When the dough has risen for the second time, place the oven rack in the lowest position, center a pizza stone over it and preheat the oven to 475 F. (See below for notes on baking pizzas without a stone.)

Roll or stretch the dough balls out to a 12-inch circle about 1/4-inch thick with a slightly thicker border around the edge. Brush each circle lightly with some of the olive oil. Working with one crust at a time, sprinkle a pizza peel or flat baking sheet generously with the cornmeal. Place the circle of dough on the cornmeal and spoon 1/4 cup of the pizza sauce over the dough, leaving a thin border around the edge. Scatter one fourth of the mozzarella over the tomato sauce. Sprinkle the pizza lightly with salt and scatter some of the basil over it. Drizzle a little of the remaining olive oil over the cheese.

To Bake the Pizzas on a Pizza Stone: Pull the oven rack out partially and slide the pizza onto one side of the stone. The best way to do this is to bring the peel down to the stone and lift the peel until the pizza starts to slide. Once the crust makes contact with the stone, pull the peel quickly from the pizza. Make sure you center the peel and pizza over the stone so the pizza doesn’t overhang the stone when you remove the peel. Push the rack back in, close the oven and bake until the pizzas are golden brown underneath and the cheese is melted, about 8 minutes. (If you are using two stones, you may bake two pizzas at a time. Position the stones on racks in the lowest and highest positions before heating the oven.

Check the pizzas as they cook, they may brown differently from stone to stone.) Remove the pizzas as they are done by nudging them onto the peel with a spatula or pair of tongs. Allow a few minutes for the stone to reheat before cooking another pizza on it.

Traditional Pizza Margherita

Tomato and Bread Soup

Pappa al Pomodoro (Servings: 8)

For this dish, the ripeness and flavor of the tomatoes is imperative. Therefore, make the soup when the tomatoes are abundant and ripe and at their best-in late summer. This "zuppa" is delicious warm or served at room temperature on a hot summer day.

Five 1/2 inch slices Italian bread, crusts removed
3 tbs. extra virgin olive oil, plus more for serving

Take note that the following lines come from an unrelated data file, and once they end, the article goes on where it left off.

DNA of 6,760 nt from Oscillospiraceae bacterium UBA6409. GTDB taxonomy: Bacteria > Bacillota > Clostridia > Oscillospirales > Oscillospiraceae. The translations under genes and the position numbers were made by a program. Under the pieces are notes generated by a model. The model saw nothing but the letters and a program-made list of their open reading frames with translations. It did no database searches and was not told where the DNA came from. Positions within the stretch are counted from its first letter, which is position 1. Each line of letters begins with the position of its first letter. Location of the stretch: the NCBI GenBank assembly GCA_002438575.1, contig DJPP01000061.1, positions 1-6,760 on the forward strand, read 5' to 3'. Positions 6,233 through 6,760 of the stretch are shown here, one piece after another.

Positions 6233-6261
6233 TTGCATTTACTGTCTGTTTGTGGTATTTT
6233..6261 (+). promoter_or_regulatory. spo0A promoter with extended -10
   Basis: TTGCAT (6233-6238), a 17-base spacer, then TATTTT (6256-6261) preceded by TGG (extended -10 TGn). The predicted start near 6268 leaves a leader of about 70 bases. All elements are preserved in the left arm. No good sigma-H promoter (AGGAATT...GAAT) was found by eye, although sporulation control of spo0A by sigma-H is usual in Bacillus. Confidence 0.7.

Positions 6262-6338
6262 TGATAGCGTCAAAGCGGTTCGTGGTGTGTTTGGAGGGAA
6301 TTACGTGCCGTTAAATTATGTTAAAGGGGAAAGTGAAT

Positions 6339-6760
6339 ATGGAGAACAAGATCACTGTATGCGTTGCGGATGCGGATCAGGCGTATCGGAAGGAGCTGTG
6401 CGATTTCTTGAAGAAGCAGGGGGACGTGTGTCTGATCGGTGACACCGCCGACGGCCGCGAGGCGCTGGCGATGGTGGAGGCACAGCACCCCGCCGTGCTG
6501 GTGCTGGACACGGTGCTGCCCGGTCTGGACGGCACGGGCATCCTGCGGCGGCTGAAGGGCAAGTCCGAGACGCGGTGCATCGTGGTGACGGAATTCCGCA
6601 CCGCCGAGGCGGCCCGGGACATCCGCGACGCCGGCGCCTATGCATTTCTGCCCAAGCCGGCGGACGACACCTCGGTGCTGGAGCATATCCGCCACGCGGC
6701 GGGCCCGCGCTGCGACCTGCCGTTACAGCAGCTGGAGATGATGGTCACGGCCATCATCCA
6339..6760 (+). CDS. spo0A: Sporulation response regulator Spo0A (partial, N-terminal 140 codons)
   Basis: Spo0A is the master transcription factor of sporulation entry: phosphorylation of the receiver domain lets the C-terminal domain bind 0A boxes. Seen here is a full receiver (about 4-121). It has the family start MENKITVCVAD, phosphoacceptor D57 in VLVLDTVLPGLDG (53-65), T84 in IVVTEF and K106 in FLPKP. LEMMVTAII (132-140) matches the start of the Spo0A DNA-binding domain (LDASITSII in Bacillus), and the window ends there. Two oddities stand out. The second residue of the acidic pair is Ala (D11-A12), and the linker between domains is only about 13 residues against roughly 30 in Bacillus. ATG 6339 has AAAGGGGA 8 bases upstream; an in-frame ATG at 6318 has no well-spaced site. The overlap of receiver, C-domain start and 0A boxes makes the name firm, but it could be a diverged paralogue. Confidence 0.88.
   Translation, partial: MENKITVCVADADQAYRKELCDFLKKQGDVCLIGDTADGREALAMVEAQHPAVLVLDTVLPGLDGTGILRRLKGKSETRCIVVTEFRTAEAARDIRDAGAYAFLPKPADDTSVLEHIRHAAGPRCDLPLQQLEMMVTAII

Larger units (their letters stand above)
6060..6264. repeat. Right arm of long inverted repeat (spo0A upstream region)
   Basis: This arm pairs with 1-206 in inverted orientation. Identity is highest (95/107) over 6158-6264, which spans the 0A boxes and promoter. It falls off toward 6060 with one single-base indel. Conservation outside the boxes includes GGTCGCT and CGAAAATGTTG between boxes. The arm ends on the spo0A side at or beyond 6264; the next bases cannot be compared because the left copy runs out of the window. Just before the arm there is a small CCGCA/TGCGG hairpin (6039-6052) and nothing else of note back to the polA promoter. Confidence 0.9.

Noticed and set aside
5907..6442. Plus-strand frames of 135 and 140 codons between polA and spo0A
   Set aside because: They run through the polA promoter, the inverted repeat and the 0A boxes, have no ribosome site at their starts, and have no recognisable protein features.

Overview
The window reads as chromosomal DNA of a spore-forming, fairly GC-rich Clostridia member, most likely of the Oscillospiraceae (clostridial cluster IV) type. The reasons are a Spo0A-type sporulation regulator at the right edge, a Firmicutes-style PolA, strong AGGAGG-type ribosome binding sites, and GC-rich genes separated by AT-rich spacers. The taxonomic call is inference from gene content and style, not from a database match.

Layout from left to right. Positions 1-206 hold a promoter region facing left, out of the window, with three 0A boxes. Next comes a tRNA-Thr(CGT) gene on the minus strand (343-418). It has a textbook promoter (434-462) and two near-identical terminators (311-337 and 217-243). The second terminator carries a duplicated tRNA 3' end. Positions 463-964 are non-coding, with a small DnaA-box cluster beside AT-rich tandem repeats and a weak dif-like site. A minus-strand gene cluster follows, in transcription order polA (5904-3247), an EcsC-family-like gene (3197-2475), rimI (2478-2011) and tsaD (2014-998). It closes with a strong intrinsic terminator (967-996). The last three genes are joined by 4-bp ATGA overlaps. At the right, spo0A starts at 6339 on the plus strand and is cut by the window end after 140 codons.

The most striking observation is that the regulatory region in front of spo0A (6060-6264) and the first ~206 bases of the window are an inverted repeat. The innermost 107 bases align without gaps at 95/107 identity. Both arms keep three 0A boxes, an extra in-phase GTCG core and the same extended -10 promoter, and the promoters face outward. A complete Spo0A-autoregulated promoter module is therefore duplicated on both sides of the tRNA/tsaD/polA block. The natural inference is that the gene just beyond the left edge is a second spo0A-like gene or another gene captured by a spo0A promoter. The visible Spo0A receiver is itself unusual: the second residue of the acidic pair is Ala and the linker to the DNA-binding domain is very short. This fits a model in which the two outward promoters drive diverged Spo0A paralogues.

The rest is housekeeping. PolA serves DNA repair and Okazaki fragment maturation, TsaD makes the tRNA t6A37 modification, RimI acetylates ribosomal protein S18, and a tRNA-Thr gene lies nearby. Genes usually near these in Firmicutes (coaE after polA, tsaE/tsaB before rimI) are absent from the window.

1/2 cup finely diced onions
6 garlic cloves, peeled and crushed
2 lbs. ripe plum tomatoes, peeled, seeded and juice reserved or one 35-ounce can Italian plum tomatoes, preferably San Marzano, seeded and cut into ½ inch dice, juices reserved
4 cups chicken stock
Freshly ground black pepper
10 fresh basil leaves

Directions: Preheat the oven to 375° F. Arrange the bread slices on a baking sheet and toast until light golden brown, about 10 minutes. Remove and set aside.

In a deep, heavy 4- to 5-quart pot heat the olive oil over medium heat. Add the onions and cook , stirring, until wilted, about 3 minutes. Add the garlic and cook until golden, about 6 minutes.

Add the tomatoes and their juices to the pot. Bring to a boil, stirring occasionally. Add the toasted bread and stock and return to a boil. Season lightly with salt and pepper, then add the basil leaves and adjust the level of heat to a simmer. Cook, uncovered, whisking occasionally to break up the pieces of bread, until the mixture is dense and silky, about 40 minutes.

If desired, remove the garlic cloves and basil leaves. Pass the soup through a fine sieve, forcing the solids through with a ladle. (If necessary, first pass the soup through a food mill fitted with the fine disc). Correct the seasoning. Serve in warm bowls, drizzled with extra virgin olive oil.

Tomato and Bread Soup

Penne with Yellow Tomato, Eggplant and Basil

Penne Con Pomodori Gialli, Melanzane e Basilico (Serves 4)

Ingredients: For sauce
8 vine-ripened yellow tomatoes or beefsteak tomatoes
1 cup minced white onion
3 tablespoons olive oil
Salt to taste
Freshly ground pepper to taste
8 fresh basil leaves, minced
For pasta:
1 eggplant , cubes (Sicilian preferred)
6 tablespoons olive oil
Fresh basil leaves
¼ pound dry aged ricotta, grated (Parmigiano-Reggiano or Pecorino Romano can be substituted)
Salt to taste
Freshly ground pepper to taste
1 pound penne

Directions: For sauce
If using fresh tomatoes, begin with step 1. Otherwise, start with step 2.
1. With the point of a paring knife, cut out and discard the stem bases of the tomatoes, removing small cones about 1/4” deep, then lightly cut X-shapes on the tomatoes’ opposite ends.

Bring water to boil in a large saucepan, drop in the tomatoes, and cook 5 minutes. With a slotted spoon, transfer the tomatoes to a colander, run cold water over them, and slip their skins off with your fingers.

2. Pass tomatoes through a food mill. In a nonreactive saucepan, lightly sauté the onion in the olive oil. Add the tomatoes, crushing each directly over the pan as it is added. Add the reserved juice if the tomatoes have been seeded. Season to taste and simmer 20 minutes, stirring occasionally. Add the basil before serving.

For pasta:
Fry the cubed eggplant in oil until golden. Strain it and remove more oil with paper towels. Add the eggplant to the sauce, then add a few basil leaves. Add grated aged ricotta and stir well. Serve over penne cooked al dente in salted water.

Penne with Yellow Tomato, Eggplant and Basil

Potato Gnocchi with a Pesto Green Bean Sauce

1 ½ pounds baking potatoes
¾ teaspoon salt
1 large egg, beaten well
½ to 2 cups all-purpose flour
¾ pound green beans